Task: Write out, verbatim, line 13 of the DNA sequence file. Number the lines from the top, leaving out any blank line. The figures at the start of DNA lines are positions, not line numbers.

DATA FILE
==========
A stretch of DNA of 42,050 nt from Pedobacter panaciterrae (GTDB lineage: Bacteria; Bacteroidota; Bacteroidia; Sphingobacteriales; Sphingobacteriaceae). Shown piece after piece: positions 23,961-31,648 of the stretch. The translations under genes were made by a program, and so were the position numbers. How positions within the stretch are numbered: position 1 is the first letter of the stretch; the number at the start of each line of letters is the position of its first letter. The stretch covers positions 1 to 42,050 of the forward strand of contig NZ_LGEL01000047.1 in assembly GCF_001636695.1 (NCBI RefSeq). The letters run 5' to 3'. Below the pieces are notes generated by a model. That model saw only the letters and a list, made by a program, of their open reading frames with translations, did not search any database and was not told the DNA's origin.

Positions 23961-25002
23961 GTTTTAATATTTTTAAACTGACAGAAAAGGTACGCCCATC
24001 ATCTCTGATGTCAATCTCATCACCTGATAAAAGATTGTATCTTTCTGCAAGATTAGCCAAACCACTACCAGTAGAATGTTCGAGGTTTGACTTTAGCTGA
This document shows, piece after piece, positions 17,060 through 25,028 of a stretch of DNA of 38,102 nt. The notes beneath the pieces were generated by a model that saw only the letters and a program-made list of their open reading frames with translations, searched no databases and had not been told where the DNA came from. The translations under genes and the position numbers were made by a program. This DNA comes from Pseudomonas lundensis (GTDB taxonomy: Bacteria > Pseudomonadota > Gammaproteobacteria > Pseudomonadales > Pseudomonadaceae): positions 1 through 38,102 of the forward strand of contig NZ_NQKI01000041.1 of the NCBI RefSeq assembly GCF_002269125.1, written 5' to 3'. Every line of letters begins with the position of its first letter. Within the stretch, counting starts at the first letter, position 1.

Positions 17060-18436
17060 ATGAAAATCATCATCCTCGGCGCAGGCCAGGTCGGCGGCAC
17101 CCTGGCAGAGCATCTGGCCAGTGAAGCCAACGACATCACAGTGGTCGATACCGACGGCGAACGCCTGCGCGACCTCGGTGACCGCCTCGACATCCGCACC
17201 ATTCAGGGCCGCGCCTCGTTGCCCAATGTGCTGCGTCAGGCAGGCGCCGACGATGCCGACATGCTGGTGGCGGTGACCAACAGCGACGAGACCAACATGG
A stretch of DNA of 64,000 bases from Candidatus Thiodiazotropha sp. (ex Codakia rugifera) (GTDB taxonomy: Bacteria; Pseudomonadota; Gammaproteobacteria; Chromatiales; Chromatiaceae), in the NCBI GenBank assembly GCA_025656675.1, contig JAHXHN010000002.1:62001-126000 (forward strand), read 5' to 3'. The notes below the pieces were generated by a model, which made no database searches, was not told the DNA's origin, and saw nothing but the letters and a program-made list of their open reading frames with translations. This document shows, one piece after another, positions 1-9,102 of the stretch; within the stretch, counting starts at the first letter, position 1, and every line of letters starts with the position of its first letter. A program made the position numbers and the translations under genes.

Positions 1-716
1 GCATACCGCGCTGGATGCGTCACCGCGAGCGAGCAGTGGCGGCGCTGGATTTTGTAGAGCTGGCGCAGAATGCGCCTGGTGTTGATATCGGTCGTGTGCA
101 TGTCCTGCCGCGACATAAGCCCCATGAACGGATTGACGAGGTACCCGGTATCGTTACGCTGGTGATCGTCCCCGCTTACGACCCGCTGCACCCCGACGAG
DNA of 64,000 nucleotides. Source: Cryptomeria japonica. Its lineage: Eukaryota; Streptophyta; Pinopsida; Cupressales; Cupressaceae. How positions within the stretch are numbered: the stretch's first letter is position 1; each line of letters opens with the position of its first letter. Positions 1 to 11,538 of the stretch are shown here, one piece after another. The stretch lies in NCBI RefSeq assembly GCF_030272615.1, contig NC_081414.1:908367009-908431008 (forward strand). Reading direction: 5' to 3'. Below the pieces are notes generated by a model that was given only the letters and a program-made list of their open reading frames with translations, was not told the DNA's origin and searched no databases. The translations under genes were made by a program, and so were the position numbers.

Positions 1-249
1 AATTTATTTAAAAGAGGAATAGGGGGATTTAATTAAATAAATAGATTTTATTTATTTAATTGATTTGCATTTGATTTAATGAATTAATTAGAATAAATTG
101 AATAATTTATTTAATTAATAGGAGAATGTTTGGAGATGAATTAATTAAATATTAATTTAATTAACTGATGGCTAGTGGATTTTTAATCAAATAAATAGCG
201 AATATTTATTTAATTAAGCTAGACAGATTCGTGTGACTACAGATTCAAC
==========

101 TGTCCTGCCGCGACATAAGCCCCATGAACGGATTGACGAGGTACCCGGTATCGTTACGCTGGTGATCGTCCCCGCTTACGACCCGCTGCACCCCGACGAG